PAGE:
Scientists have been transplanting human cancers into mice for more than 50 years. In the 1960s, for example, researchers removed a tumour from a 74-year-old woman with colon cancer, minced it and injected the fragments under the skin of mice without immune systems. The tumours grew and were then cut up and transplanted into more mice. The approach didn’t gain much traction, however. Instead, many researchers relied on mice implanted with human cancer cells that had been grown in a dish, because that is cheaper and easier than using fresh tumour fragments from biopsies.

But in the early 2000s, researchers began to worry that cell-line xenograft models might not be very representative of human cancers. They realized that drugs that worked in these mice rarely worked as well in people, in part because the cells change in culture over time. So researchers turned again to PDX models.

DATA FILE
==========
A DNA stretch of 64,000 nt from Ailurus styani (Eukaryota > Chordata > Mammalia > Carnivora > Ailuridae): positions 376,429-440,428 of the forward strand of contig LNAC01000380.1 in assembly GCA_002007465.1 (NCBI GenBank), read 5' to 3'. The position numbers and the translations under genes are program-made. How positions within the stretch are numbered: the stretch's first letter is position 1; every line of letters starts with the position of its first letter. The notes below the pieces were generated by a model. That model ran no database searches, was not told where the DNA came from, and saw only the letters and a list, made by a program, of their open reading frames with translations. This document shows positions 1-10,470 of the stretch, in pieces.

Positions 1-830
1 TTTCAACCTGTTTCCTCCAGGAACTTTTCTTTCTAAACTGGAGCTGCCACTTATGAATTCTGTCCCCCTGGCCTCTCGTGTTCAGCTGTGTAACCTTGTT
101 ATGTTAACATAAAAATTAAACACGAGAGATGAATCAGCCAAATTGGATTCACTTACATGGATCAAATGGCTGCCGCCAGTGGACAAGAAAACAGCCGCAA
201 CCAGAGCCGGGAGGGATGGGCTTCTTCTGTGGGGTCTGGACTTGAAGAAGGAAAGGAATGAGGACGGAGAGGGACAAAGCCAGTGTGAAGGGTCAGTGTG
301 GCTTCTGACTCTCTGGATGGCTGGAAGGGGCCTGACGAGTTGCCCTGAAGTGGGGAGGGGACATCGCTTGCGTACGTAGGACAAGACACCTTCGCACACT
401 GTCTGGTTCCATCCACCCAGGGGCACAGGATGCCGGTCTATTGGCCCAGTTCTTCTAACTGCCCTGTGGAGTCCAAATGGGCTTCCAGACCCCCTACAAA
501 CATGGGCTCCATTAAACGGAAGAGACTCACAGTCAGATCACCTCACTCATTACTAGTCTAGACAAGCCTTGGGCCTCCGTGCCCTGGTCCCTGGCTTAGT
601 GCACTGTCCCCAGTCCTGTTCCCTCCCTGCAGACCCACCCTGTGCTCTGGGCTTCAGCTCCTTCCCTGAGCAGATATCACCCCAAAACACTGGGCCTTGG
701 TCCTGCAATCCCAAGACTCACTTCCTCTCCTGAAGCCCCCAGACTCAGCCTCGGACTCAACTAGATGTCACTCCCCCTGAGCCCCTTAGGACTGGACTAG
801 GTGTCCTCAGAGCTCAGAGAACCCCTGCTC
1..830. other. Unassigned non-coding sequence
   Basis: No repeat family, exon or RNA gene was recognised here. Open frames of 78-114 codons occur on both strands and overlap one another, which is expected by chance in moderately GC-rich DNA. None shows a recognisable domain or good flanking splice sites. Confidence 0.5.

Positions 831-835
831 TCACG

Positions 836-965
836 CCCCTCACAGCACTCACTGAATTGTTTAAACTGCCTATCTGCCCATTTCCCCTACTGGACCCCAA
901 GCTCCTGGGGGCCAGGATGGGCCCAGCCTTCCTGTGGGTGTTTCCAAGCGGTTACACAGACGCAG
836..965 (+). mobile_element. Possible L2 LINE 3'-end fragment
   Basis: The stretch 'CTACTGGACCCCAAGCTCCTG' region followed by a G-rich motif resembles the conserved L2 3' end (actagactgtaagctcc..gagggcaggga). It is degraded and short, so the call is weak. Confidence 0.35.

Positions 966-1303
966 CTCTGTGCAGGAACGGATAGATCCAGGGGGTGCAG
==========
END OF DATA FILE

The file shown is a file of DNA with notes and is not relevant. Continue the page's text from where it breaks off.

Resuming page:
One early adopter was Manuel Hidalgo, a cancer researcher at Harvard Medical School in Boston, Massachusetts. In 2002, he began working with a woman who had bile-duct cancer. Hidalgo proposed injecting her tumour cells directly into mice and seeing which drugs worked best on them. Four years later, Hidalgo co-founded a company aimed at generating these mouse ‘avatars’ for many more patients. That company — now part of Champions Oncology in Hackensack, New Jersey — began offering these models to oncologists and patients as a tool for determining the treatments most likely to work. Some people predicted that personalized mouse models would become a routine part of cancer treatment.